The following year (1966), there was no derby. Instead a Soapbox Derby Clinic was held at a Naval Reserve Center on Magee Avenue in Stamford. Derby winner Glen Greiner was on hand to offer advice on how to build a car. It was sponsored by the Stamford Junior Chamber of Commerce.
The Stamford Jaycees and Redman Chevrolet sponsored the derby in 1967. Contestants from Stamford, Greenwich, Darien, New Canaan and Norwalk were invited to the derby held in Stamford. In 1968, twenty-eight contestants participated in the derby at Rippowam High School. The Sheraton-New Englander hotel sponsored the derby. Robert Pruett, a Greenwich middle-schooler won a $500 savings bond, a trophy and a a trip to Akron. Stamford Mayor Bruno Giordano presented the trophy. In 1970, nineteen contestants competed in the derby in Stamford. Greenwich Time carrier Paul Wahrenburg from Old Greenwich won the race. He spent 5 months building and perfecting his entry.
I couldn't find any information on soapbox derbys from about 1970 to 1984. In 1984, the derby was resurrected in Greenwich. The Greenwich Lions Club held an All-American Soapbox Derby on Greenwich Avenue. Thirty-five businesses in Greenwich sponsored the contestants. The Department of Social Services got involved with providing aid to the less fortunate. As a sign of the times, 31-33 boys and girls entered the race on Greenwich Avenue. Fifty-six heats were held in 2 hours. Each contestant had a thirty-second race down the 694-yard course. The race had been divided into two divisions - the junior and senior. Kristen Thal from Old Greenwich won the junior, while Jay Ragusa from Stamford won the senior division. the proceeds from the race were used to build a handicap playground in Bruce Park.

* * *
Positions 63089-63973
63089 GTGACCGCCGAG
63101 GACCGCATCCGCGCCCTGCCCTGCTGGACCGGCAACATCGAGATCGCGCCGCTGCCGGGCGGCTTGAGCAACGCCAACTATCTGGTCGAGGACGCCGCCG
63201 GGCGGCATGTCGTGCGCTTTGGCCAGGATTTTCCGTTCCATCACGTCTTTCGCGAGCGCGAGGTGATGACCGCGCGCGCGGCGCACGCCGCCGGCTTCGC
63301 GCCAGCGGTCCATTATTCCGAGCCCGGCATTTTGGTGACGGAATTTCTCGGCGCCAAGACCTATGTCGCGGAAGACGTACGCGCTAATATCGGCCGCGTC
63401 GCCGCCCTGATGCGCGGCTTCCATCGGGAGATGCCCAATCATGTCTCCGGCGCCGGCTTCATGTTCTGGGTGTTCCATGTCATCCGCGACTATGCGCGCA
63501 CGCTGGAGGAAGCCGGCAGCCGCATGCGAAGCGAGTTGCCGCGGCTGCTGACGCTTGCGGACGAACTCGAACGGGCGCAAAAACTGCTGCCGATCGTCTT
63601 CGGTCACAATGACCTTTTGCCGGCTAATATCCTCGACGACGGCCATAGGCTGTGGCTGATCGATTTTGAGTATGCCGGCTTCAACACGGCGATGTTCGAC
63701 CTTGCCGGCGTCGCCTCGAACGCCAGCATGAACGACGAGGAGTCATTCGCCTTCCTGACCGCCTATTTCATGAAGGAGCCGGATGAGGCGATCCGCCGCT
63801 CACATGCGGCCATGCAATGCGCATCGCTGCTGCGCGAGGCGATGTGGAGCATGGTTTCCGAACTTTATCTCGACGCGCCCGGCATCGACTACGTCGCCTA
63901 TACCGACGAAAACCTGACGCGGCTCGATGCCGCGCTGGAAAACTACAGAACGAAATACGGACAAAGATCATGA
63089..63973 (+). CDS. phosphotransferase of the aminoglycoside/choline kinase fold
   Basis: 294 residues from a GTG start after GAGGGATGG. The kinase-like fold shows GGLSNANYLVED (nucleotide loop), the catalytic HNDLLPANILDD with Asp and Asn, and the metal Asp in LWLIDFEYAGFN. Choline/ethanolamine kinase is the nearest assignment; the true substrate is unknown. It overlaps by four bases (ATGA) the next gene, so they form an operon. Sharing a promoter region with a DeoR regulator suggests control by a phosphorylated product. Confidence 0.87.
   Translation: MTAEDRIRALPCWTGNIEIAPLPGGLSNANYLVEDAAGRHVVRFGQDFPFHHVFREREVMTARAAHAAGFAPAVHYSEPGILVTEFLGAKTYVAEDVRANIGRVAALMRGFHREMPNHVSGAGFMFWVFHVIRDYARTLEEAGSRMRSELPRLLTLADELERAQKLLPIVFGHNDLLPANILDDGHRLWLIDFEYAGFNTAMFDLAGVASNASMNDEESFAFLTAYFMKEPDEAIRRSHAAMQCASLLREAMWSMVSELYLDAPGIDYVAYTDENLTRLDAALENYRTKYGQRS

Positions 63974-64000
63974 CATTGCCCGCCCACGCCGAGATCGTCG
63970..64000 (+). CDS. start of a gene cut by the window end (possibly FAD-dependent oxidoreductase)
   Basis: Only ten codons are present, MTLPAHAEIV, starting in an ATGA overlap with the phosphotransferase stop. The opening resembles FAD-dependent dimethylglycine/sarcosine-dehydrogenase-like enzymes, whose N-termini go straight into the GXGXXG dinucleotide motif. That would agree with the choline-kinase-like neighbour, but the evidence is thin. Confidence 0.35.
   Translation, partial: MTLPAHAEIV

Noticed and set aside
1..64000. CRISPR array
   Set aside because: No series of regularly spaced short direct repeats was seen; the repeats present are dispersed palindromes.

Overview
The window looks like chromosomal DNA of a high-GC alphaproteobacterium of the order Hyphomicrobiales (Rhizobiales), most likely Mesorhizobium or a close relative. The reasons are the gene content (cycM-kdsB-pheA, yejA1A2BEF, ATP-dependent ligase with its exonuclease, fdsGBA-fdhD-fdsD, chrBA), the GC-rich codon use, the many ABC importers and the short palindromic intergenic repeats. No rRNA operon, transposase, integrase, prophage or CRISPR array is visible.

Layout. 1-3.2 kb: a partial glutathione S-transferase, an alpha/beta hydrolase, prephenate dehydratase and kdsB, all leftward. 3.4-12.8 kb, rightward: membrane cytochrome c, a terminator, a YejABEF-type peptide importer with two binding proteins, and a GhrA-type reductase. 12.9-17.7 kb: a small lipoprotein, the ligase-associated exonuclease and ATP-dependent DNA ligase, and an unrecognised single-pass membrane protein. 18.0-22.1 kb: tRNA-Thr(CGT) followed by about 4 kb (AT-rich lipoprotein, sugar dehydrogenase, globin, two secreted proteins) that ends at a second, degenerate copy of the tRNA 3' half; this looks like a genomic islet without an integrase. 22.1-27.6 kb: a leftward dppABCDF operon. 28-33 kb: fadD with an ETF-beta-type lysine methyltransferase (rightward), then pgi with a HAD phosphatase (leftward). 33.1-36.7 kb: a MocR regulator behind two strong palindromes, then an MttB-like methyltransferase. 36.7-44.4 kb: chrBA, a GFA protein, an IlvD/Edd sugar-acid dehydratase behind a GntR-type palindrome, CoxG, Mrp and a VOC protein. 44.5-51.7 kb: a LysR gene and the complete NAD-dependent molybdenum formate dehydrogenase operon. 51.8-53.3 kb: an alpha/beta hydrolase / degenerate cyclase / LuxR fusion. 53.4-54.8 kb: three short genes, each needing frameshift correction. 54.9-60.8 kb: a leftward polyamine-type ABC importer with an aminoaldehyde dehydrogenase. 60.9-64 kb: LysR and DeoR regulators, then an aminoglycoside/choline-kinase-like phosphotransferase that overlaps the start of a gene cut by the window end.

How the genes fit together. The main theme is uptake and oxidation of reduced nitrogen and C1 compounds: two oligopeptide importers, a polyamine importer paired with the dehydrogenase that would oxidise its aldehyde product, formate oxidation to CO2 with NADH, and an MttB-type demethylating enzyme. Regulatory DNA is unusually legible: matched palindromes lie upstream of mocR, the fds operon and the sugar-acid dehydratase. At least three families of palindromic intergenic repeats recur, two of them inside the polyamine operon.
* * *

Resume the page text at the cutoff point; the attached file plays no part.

The 1985 derby was sponsored by the Greenwich Lions. Funds raised from this event would go to the Yale Eye Institute and the Connecticut Eye Research. In addition, a raffle was held with these prizes: motorbike, sailboat, water skis and skateboard. It cost $12,000 to put on the event. Revenue from entrance fees and the raffle helped defray the costs.
There was a hiatus of about 23 years until 2008 when the derby was restarted. Once again Miller Motor Cars sponsored the classic race. It was used to kickoff the annual United Way September Fest. The same was true in 2010 when Abilis was added as a non-profit group to get funding. Abilis also competed in two-man cars.
Whether or not the soapbox derby continues to be held in the future remains to be seen. Sponsorship is the main problem. Contestants and families seem to like the contest because it teaches children about competition and sportsmanship. They also like it because it provides an opportunity for children and parents to interact directly. It also serves as an outreach event by connecting business with residents. Some groups like Social Services have tried to even the field by providing scholarships to low income families. It's estimated that 1-million people nationwide participate in soapbox racing. This is a great pastime for families to pursue.
SOURCE: Greenwich Time (Hearst Corp.)